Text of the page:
How to Help an Autistic Child with Inappropriate Touching
Edit: I understand that children have a natural need for exploring their genitals. However, this article is for those children who do not stop and do this in class in front of peers and who also have trouble keeping their hands out of their mouths. While I appreciate opinions of natural exploring, comments that make me seem like a bad mother will be deleted. Please read before you leave rude comments.
Ever since Korey was little he was always seeking out touch. Whether it was my breast when he was breastfeeding or holding my hand while he napped, he has always needed to comfort his need for touch. If you have a child with Sensory Processing Disorder (SPD) and no Autism these tips will help as well.
Sensory Needs in Autistic Children
All autistic children have SPD, but not all children with SPD have Autism. It’s important to know the sensory needs of your child with Autism, once you can tell if they are a sensory seeker or sensory avoid-er it is easier to help them with giving them an outlet for the need. When your child turns their need for touch into inappropriate touching it is troublesome, especially when they start going to preschool. I’ve provided a few tips we have learned, and have been shown by teachers and therapists to help your autistic child with inappropriate touching.
Give them a small toy
Sometimes a fidget toy or small stuffed animal can help keep their hands busy. Whether it is a textured ball or a little soft animal they can place in their pocket, giving them verbal cues when you catch them with their hands in their pants you can tell they are about to. The sensory need to touch has probably been going on for a while with them now, and they will need multiple cues before they start to reach for the object themselves.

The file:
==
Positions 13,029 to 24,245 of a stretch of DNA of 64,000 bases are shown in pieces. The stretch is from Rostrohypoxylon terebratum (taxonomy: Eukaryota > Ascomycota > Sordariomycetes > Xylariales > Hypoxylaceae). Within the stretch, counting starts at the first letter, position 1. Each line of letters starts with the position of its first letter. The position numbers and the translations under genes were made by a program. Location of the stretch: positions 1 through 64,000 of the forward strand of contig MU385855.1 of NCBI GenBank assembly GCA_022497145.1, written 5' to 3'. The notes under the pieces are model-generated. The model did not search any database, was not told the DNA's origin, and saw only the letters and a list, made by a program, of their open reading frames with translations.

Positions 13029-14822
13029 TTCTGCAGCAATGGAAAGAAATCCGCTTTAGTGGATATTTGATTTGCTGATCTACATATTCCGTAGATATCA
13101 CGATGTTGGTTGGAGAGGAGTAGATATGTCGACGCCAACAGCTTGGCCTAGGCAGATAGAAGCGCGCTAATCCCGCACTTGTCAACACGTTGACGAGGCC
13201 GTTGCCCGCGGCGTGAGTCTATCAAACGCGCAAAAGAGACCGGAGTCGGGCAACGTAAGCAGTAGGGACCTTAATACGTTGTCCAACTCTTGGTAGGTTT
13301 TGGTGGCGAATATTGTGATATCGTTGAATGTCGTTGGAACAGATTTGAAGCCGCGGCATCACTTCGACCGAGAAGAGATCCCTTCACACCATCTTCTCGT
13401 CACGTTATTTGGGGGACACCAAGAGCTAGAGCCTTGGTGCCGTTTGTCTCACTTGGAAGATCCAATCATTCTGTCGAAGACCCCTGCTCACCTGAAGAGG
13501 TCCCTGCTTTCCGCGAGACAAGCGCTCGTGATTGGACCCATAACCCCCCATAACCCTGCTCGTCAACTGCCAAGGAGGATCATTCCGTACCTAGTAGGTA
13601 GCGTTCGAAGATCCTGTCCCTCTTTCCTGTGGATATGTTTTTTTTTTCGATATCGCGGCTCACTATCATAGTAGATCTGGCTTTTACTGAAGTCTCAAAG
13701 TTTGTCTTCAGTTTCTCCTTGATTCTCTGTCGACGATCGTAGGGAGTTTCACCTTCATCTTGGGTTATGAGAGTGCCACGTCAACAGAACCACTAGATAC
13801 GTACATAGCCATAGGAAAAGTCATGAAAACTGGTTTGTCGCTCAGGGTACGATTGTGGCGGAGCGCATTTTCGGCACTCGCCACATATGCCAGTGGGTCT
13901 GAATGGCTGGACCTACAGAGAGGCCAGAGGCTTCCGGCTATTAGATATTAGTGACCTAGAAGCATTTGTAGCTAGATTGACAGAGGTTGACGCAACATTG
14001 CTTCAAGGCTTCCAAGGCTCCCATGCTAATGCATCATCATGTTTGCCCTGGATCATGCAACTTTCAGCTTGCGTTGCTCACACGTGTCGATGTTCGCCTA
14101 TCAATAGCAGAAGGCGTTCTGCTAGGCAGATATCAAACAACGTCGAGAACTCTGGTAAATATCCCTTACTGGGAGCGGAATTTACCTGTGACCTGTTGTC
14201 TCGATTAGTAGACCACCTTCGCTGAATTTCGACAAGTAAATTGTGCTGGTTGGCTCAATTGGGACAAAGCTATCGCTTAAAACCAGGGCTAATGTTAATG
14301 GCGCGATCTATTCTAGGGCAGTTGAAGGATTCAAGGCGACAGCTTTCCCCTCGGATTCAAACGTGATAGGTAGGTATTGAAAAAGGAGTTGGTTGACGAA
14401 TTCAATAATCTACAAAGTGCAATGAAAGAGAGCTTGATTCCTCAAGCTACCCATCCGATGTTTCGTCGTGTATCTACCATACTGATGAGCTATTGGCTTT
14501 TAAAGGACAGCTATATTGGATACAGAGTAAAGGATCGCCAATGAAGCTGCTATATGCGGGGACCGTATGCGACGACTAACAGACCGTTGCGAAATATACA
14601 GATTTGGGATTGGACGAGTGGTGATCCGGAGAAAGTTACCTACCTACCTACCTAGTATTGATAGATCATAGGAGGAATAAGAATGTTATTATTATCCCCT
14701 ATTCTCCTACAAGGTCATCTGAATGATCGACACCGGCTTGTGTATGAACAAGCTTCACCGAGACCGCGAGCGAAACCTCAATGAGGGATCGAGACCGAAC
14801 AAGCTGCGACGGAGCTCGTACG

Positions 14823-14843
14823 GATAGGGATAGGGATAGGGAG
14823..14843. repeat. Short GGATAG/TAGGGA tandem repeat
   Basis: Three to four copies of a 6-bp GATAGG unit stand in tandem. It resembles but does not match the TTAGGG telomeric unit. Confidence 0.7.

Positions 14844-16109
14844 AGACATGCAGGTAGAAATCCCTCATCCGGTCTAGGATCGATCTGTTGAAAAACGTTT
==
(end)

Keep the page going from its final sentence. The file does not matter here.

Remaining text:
Doodling and Coloring
If they happen to be doing work in class and can doodle on a piece of paper or be offered a coloring page, that is a perfect way to keep their little hands busy. Not only are they getting a distraction but, they are also helping build up their fine motor skills. When they are home and reach that “I’m bored” stage, it’s the perfect time to take out paper and crayons to let their imagination go.
Puzzles and Building Blocks
If you’re looking to expand their memory, puzzles are a great way to keep their hands busy. Korey is very much a visual learner, so giving him time to sit down with puzzles or make a building out of blocks is an easy transition. Taking their mind off what they were doing with their hands can help them forget about the need to touch inappropriately.
However you choose to help your child, or a child in your class, deal with inappropriate touching you will need one thing on your side: patience. Children with special needs take time to process things in their own way and not every solution will work for every child. Through trial and error you will be able to find the solution to help them in easing their sensory need for touch.
Do you have any suggestions that you have tried that are not mentioned?
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